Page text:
“3 Tests Guaranteed to Improve Mobile Conversions”
“How to Reduce Cart Abandonment by 50%”
“5 Ways to Increase Email Signups Today”
Sound familiar? Such attention-grabbing headlines dominate the optimization landscape. Implied is that successful practitioners have a set of obtuse technical skills that, if applied correctly, always win. Or that there are secret tricks that ensure more sales or a better user experience. But in reality, these claims are generally disingenuous marketing or half-baked self promotion.
There are many myths (or misconceptions, if we are being polite) when it comes to testing and personalization. But one of the biggest we come across is that optimization is an exact science with predetermined answers waiting to be uncovered. Or, at the opposite end of the spectrum is the insinuation that optimization is magic, a mystical black box that delivers the perfect customer experience.
Certainly statistics, basic math and psychology are employed in testing, personalization and optimization. But, to be totally clear, an experiment that wins for one business is in no way guaranteed to win for another. We’ve tested thousands of changes across a wide range of companies, developing an extensive library of hypotheses and results we can reference. And while patterns certainly emerge, it is very rare to find a test that we can bring wholesale from one client to another, and guarantee it will win. We’ve seen great ideas that are big winners for one client actually hurt key metrics for another. That doesn’t mean it was a bad hypothesis that wasn’t worth testing. But it does remind us that it is hard to solve customer problems in new and statistically superior ways. When it comes to optimization, almost nothing is guaranteed.
After all, that’s precisely why we test, rather than immediately implementing solutions. Every company has a different business model, different SKUs, a different site experience, a different customer base. And that is the entire point of optimization — there is no such thing as perfect or universally true, there are just better ways to solve unique problems for certain segments.
So let’s get real. If there is no exact science or magic to optimization, what does it take to win? What separates effective optimization from dabbling?
At Clearhead, we don’t claim to have a bag of tricks or scientific claims that work for everyone, but we do have a process that stacks the odds in your favor.
This process requires that you are rigorous about using data to identify problems, prioritize hypotheses, establish segments, design and implement experiments, construct data stories and then share them so the benefits are understood and adopted. This process requires being open to change and committed to breaking old habits that resist data-driven decisions. Most importantly, though, this process requires practice practice practice. You must be diligent about repeating the process to gain confidence, both mentally and statistically. By practicing this continuously across all key investments, your organization and your customer experience become optimized.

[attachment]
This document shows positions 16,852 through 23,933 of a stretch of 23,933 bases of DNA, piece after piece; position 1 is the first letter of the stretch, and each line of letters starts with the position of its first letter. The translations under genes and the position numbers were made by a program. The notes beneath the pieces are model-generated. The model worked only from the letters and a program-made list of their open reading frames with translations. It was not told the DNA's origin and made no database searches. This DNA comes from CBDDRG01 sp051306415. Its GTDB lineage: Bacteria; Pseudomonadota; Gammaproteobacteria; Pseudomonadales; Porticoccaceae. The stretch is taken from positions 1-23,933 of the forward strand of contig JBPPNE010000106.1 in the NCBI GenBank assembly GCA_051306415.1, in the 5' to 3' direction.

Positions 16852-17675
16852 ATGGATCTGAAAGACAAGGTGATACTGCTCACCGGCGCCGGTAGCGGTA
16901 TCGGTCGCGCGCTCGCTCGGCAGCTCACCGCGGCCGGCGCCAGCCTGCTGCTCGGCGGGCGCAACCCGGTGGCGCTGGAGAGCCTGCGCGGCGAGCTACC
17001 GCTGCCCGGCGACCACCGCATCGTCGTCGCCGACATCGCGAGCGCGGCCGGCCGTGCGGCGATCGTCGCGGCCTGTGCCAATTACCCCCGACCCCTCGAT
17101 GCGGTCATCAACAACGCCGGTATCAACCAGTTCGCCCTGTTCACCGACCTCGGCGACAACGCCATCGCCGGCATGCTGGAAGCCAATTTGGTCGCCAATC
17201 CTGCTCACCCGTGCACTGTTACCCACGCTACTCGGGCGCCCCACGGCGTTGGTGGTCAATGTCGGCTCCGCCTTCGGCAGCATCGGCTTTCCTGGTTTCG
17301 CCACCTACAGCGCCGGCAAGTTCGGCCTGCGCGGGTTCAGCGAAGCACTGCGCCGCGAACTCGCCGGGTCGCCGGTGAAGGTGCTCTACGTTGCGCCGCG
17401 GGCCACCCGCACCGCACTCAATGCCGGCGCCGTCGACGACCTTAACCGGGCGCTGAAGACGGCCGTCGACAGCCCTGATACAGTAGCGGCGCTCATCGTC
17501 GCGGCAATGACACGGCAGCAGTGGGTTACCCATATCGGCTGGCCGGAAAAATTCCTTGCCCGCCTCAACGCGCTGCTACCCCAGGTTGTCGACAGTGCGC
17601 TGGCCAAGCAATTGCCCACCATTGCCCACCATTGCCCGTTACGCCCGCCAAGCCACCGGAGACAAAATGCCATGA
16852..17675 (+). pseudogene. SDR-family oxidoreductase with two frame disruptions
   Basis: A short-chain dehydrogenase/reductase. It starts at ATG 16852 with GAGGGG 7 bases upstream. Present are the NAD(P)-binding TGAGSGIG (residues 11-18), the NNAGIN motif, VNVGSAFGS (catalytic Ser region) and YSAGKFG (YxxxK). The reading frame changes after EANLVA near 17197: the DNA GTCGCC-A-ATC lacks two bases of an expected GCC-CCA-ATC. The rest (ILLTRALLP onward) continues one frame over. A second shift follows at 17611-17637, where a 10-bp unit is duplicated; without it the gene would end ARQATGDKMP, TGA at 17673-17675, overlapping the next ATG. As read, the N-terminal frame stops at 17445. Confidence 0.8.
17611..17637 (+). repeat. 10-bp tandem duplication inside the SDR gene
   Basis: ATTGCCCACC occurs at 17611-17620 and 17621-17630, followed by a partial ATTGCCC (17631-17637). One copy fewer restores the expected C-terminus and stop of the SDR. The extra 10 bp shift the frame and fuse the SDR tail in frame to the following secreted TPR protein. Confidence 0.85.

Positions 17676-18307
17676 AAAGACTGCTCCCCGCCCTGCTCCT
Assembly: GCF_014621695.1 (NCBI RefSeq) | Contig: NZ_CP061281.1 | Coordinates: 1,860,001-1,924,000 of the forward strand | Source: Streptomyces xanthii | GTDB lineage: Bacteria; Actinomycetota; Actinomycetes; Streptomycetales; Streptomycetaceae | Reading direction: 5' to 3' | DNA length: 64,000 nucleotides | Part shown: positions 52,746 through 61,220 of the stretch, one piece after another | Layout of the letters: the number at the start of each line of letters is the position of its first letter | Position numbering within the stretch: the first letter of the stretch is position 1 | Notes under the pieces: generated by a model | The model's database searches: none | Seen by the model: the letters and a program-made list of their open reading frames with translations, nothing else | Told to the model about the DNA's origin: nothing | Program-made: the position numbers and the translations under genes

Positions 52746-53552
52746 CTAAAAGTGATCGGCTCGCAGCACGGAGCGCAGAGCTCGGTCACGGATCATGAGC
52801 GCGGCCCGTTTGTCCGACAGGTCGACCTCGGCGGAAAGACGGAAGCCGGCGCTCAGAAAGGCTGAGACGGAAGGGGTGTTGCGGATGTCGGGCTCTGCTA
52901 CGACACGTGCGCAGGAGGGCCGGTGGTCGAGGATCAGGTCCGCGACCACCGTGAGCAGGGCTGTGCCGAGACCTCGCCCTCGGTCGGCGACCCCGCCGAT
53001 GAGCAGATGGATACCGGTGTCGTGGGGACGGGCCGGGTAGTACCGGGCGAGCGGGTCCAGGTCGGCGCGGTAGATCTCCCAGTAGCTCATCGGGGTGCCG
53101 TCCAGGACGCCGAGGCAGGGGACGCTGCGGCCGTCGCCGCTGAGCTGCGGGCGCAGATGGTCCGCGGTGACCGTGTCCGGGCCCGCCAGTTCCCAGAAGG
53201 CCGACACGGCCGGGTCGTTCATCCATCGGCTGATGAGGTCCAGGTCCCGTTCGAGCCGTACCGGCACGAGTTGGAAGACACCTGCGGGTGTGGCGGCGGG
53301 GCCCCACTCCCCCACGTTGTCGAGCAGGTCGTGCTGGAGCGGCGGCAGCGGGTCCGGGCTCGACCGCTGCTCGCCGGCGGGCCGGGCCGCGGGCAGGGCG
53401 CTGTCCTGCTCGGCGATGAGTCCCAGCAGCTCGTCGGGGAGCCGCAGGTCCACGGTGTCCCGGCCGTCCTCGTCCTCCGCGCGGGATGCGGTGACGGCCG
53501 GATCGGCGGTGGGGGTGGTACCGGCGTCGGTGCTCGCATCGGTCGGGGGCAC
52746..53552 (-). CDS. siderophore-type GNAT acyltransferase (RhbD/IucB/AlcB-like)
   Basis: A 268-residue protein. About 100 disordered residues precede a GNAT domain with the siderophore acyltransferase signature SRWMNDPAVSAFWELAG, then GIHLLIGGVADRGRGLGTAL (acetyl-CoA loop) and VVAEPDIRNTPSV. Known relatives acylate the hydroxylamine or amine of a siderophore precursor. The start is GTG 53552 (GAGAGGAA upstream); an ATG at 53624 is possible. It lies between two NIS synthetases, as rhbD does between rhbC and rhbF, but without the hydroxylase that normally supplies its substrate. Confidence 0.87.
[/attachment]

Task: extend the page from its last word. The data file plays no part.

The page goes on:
It’s no coincidence that practice is the term we use for our organization’s departments at Clearhead. Because while our teams have a unique set of skills and expertise (in addition to curiosity, charisma and good looks), their value has been developed via countless reps in the field, working through that process.
Consider a baseball comparison. You can’t become a great hitter just by swinging the bat like Babe Ruth or Ted Williams. You could watch all the videos, read every book, copy each detail of their swing and still not hit a home run off a major league pitcher. That’s because your brain and your physics are different and unique from every other hitter. So you make assumptions and practice techniques until you find the solution that consistently works for you. You go to the batting cage everyday and get in Malcolm Gladwell’s 10,000 hours. And even then you won’t hit a home run every time at bat. The only guaranteed thing is that a rigorously defined practice makes you more likely to succeed and less wasteful in your at bats.
A repeatable process for practice that is adopted and constantly improved upon is what most correlates to winning. If it was magic, those conversion wizards would be billionaires. If it was science, only a small number of PhDs could do it. In either scenario, false expectations have been set that either go undelivered in the case of magic or scare away practitioners in the case of science.
Winning is not just about successful experiments. It is also about decreasing organizational waste and developing a culture of continuous optimization that is most likely to solve customer experience problems. Winning is repeatable and scalable improvement.
So, here’s the honest headline we want to leave you with — optimization is simply skills applied to a method of practice. Practice isn’t one hire or one piece of software. Practice takes time, it takes a team and it takes investment. But the end result is a repeatable, continuous, virtuous cycle of optimization and validation. That is something we can guarantee.